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On the evening of March 27, 1964, Wallace "Sandy" Williams was ready to go home.
At the disaster scene with the National Guard 032614 NEWS 1 Capital City Weekly On the evening of March 27, 1964, Wallace "Sandy" Williams was ready to go home.

U.s. Geological Survey Photo

Warehouses at the toe of the Fourth Avenue landslide in Anchorage were destroyed by compressional buckling and foreshortening. Much of the supply of food and drink for the city was stored in these buildings, and they were guarded by Eskimo units of the Alaska National Guard.

Wednesday, March 26, 2014

Story last updated at 3/26/2014 - 1:36 pm

At the disaster scene with the National Guard

On the evening of March 27, 1964, Wallace "Sandy" Williams was ready to go home.

The 28-year-old National Guard lieutenant was nearing the end of a two-week National Guard training session at Camp Denali, near Anchorage. His wife, Susanne, was just a few weeks away from giving birth to the couple's second son, Michael.

"It was the Friday before we were heading home, just finishing up," he recalled. "The Nevada air Guard was going to lift us back (to Juneau) early next morning ... so we were packing up and winding down. I was standing up in the Quonset hut, which what the Guard had for quarters up there. ... The sergeant major's parade was going by, and I was probably in my stocking feet with fatigue pants on and a T-shirt on, and things started to rattle."

At 5:36 p.m., the world's second-largest earthquake struck Southcentral Alaska. It was centered 78 miles east of Anchorage, but its magnitude 9.2 strength was felt across Alaska, with some people saying they felt it as far south as Portland.

"The first thought coming across my mind was 'Wow! That band is really in tune.'" Williams said. "Then, as the wall lockers started to clatter against the wall, I realized we had two feet of snow out there and frost down another couple of feet: something's wrong.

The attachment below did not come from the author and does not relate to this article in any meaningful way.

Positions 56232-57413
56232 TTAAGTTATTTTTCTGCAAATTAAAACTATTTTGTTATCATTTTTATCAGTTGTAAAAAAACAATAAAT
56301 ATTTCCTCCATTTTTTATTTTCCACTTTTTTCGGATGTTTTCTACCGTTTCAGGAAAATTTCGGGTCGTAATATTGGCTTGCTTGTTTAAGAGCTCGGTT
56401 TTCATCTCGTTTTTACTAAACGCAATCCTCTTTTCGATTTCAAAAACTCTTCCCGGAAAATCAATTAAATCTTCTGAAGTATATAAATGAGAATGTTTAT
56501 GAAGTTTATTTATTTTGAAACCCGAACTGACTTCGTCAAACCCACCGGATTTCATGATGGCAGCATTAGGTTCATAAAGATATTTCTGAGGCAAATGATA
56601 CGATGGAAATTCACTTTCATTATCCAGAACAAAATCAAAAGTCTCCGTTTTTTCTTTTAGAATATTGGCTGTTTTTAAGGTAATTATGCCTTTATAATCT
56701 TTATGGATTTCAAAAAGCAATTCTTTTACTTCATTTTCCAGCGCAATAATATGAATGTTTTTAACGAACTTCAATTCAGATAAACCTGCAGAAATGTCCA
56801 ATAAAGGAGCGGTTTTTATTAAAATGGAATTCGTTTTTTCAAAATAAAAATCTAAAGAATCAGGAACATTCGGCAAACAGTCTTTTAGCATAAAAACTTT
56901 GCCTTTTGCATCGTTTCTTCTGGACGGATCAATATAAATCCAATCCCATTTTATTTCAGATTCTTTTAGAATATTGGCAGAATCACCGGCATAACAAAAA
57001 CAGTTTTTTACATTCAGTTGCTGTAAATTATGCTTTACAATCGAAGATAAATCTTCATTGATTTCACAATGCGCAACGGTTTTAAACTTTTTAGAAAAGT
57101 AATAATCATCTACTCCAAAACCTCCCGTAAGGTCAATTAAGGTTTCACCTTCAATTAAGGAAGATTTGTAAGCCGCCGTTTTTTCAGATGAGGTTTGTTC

"I went bailing out the door of the Quonset hut and me and a fella landed in a snowbank, at which time I looked across the road at the marching band going by, and there was a tuba player on the ground. He stood back up and immediately went back down on the ground, and I remember he stayed down. Then I looked back across the parade field and saw a roll, literally a roll, maybe a foot high or maybe a little more that was going through the field.

"We really weren't sure what was going on. I don't recall thinking earthquake; it wasn't really on my mind. It went on for a really long time. It was not seconds, it was minutes, and the trees were whipping back and forth, and then it settled down. I just stood up and wondered what went on here? And then you started to smell gas."

The shaking lasted for nearly three minutes and caused widespread destruction. In Valdez, an underwater landslide pulled away the town's waterfront, killing more than two dozen people. The resulting tsunami swept into downtown, destroying it.

At Seward, another underwater landslide wrecked the tracks of the Alaska Railroad and washed boats into town. Similar scenes took place in Kodiak and other coastal communities.

At Girdwood and Portage, just south of Anchorage, the ground sank and the water rushed in. Girdwood was eventually relocated inland, but Portage was never rebuilt. Destroyed homes and a flooded forest are still visible to drivers on the Seward Highway, which had to be rebuilt in spots.

Anchorage was spared tsunami, but the earthquake's shaking liquefied the soil beneath some sections of town. At Government Hill, an elementary school (fortunately empty) broke in half as the ground beneath one side gave way. Along Fourth Avenue, more than a dozen blocks of storefronts slid down one floor, putting their marquees even with the street level.